Overall we are very impressed with what the Corsair Obsidian 250D has to offer. Even though Corsair are clearly targeting a similar market to that served by the Bitfenix Prodigy, the two cases are very different. The Obsidian 250D is a much more subdued design than the Prodigy, which is likely to make it appeal to a different type of enthusiast user.
The functional design of the case is also very effective. The internal layout has been very well thought out, meaning it is easy to build a formidable gaming system into this case. There is space for a long graphics card, as well as room for a large power supply and a Corsair H100i CPU cooler. This gives you the potential to build a very powerful system inside.
The Corsair Obsidian 250D performed very well in our tests, achieving both impressive temperature and acoustic performance. We expect that you would be able to achieve even more impressive temperatures and acoustics with a Corsair H100i installed in the system.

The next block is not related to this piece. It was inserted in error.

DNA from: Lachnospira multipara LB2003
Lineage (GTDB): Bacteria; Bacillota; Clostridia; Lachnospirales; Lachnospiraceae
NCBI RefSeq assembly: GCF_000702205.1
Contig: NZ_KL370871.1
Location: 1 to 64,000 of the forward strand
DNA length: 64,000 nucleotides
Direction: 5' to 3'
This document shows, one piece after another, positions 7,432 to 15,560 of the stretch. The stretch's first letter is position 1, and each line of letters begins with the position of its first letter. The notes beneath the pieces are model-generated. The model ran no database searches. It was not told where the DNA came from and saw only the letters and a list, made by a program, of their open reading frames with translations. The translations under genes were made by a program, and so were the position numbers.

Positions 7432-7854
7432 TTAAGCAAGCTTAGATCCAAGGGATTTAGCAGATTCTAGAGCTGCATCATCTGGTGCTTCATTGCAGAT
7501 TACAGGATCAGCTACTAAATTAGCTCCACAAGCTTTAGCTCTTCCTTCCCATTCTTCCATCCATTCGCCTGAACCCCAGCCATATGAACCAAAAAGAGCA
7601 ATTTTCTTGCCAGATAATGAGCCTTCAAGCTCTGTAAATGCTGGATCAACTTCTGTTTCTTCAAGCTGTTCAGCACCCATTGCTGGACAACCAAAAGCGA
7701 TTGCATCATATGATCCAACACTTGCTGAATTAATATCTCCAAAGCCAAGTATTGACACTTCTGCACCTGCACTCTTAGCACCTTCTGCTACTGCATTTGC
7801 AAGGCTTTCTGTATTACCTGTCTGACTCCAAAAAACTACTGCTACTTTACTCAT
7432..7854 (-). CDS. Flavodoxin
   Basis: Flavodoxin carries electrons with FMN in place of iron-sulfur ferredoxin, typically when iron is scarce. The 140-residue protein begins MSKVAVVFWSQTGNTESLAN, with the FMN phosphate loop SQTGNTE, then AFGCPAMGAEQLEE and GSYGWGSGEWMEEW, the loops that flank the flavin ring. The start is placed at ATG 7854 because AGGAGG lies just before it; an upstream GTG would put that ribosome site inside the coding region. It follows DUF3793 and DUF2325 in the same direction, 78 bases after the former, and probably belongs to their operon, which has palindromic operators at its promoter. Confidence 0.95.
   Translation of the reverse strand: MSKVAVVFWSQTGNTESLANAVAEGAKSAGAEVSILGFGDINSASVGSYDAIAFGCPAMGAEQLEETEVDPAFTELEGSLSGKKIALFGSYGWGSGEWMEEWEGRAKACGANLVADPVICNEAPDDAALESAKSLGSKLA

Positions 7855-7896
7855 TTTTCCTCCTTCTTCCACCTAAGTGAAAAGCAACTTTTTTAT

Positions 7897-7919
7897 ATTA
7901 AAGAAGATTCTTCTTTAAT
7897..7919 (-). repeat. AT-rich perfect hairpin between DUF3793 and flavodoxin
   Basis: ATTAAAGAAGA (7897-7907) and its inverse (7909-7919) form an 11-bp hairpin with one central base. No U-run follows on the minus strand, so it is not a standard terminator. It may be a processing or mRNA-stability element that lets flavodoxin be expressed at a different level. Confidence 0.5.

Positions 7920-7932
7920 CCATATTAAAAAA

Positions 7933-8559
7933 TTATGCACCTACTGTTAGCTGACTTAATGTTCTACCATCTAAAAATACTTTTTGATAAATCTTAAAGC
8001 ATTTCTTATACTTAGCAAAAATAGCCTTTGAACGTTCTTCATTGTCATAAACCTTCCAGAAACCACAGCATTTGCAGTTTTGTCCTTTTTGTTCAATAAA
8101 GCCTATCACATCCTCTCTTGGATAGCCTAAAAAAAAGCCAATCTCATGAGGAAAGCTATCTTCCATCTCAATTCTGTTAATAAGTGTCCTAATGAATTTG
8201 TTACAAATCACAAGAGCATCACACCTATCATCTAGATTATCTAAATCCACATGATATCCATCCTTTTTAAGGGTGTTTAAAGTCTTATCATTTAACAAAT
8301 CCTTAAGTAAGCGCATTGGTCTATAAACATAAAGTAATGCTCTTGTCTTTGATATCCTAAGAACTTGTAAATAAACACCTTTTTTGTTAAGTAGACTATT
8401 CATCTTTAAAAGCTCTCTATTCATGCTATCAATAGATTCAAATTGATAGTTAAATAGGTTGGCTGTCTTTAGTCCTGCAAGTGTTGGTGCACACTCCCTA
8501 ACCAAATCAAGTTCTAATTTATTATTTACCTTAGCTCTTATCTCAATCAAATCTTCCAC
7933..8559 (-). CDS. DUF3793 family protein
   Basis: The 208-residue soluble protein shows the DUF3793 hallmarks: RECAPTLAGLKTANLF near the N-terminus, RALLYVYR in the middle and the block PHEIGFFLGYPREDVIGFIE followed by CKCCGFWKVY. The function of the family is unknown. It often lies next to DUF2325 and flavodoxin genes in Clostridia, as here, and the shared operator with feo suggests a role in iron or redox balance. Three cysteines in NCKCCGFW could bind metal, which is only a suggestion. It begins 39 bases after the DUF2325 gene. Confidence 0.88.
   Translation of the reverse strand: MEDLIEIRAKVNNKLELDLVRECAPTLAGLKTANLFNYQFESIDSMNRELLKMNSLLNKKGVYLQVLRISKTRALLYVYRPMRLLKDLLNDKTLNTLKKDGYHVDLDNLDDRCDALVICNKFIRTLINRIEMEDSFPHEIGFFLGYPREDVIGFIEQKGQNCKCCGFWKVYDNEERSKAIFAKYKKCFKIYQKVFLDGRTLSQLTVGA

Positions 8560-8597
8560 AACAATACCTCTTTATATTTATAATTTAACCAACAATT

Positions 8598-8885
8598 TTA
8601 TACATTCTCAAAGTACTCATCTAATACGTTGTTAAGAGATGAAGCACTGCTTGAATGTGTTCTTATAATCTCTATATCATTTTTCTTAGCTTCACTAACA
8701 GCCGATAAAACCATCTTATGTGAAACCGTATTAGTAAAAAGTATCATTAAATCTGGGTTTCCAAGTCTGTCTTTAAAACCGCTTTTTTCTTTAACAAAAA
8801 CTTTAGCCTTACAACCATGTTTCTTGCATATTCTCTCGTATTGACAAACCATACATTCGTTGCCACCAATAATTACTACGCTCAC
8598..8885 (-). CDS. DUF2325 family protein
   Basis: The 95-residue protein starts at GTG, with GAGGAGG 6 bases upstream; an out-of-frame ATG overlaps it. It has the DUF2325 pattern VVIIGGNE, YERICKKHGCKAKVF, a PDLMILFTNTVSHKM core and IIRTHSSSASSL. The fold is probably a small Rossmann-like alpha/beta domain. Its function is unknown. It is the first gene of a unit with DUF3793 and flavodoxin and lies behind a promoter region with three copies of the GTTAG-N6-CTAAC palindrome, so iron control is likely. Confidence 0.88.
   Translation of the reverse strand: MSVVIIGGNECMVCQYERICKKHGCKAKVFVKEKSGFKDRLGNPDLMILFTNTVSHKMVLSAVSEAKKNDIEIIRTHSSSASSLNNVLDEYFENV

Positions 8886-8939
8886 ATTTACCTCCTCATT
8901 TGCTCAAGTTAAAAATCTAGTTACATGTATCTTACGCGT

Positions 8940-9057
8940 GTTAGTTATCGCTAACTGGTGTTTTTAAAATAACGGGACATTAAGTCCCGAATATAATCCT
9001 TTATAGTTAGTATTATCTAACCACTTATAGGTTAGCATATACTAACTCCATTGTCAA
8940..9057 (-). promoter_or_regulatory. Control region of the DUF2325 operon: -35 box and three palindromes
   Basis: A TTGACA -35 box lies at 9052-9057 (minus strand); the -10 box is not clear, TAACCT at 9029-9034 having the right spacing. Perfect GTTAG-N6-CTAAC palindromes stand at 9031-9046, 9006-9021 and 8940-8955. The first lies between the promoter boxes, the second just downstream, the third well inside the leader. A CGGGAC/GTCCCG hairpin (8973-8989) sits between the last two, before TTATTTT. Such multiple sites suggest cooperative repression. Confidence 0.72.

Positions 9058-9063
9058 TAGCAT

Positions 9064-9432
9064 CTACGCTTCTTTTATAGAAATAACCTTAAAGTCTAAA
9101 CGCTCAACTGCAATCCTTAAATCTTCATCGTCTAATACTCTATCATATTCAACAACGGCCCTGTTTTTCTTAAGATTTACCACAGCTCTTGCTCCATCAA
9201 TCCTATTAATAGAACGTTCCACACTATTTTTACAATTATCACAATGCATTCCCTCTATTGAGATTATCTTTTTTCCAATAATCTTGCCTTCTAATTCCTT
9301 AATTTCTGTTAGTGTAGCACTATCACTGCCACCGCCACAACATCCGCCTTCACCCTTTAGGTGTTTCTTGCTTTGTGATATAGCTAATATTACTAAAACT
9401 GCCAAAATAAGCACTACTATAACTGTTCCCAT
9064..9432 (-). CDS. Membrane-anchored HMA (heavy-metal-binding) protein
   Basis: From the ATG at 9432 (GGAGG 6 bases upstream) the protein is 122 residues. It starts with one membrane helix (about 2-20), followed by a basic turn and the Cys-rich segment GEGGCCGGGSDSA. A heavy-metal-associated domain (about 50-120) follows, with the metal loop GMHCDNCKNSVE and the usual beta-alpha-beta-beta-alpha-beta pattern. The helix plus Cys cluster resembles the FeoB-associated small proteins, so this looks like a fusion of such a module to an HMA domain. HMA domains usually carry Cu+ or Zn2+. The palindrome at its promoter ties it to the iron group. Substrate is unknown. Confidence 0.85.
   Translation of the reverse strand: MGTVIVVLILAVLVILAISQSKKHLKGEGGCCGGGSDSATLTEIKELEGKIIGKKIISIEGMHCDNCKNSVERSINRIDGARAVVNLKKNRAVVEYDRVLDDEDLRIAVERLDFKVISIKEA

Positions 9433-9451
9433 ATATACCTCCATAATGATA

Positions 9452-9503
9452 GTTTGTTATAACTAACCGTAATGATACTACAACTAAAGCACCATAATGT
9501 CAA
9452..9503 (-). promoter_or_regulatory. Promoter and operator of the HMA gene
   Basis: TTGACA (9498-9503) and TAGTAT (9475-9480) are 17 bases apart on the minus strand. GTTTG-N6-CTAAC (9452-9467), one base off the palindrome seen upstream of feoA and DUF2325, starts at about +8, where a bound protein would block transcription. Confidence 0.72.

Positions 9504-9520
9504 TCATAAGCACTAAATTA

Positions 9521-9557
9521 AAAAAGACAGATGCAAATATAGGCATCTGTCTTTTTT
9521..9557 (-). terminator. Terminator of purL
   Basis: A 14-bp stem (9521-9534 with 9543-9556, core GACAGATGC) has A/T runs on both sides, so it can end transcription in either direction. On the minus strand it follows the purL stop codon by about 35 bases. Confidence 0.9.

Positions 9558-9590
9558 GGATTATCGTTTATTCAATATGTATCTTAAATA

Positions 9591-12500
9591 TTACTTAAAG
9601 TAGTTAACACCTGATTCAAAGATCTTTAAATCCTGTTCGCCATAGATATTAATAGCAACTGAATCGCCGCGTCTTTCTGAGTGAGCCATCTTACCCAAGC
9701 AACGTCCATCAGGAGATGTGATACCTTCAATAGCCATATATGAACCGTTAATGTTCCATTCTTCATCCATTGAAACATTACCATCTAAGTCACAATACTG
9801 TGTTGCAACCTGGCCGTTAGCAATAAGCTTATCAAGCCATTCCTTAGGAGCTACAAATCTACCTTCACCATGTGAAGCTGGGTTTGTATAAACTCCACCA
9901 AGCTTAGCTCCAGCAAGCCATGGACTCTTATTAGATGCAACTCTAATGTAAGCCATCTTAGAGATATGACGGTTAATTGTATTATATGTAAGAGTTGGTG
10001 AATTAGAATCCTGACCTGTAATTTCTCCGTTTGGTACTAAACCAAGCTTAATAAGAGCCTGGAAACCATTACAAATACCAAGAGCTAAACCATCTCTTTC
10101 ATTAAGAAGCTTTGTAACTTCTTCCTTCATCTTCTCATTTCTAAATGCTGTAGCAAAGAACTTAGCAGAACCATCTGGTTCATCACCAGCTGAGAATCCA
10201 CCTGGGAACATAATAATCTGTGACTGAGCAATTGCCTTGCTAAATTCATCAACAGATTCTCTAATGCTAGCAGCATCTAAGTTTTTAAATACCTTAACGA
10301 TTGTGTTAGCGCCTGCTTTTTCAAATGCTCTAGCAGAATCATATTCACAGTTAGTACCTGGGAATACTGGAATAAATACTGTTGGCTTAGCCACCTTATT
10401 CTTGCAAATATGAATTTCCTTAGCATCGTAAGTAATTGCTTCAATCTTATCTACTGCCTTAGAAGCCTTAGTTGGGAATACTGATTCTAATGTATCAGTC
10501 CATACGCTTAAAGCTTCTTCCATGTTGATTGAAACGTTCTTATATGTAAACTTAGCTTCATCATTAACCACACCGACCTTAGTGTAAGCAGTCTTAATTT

We only noted two significant negative points when testing the chassis. Firstly, there is only room for two 3.5″ drives and two 2.5″ drives. While this will be enough for many, some users may require more spaces. Secondly, the dust filter on the side panel doesn’t lay flat, meaning it comes into contact with the fan blades.
At a price of £72 inc VAT from Overclockers UK, the Obsidian 250D is very similar in price to the Bitfenix Prodigy. Both cases are very good value for money and offer something very different in appearance. We would recommend the Obsidian 250D in particular if you are looking to install a long power supply in your system.
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- Understated design.
- Supports 240 mm radiator.
- Solid build quality.
- Well designed internal layout.
- Limited storage configuration options.
- Poorly designed dust filter.
KitGuru says: The Corsair Obsidian 250D is a very impressive, diminutive chassis, suited to house high end components.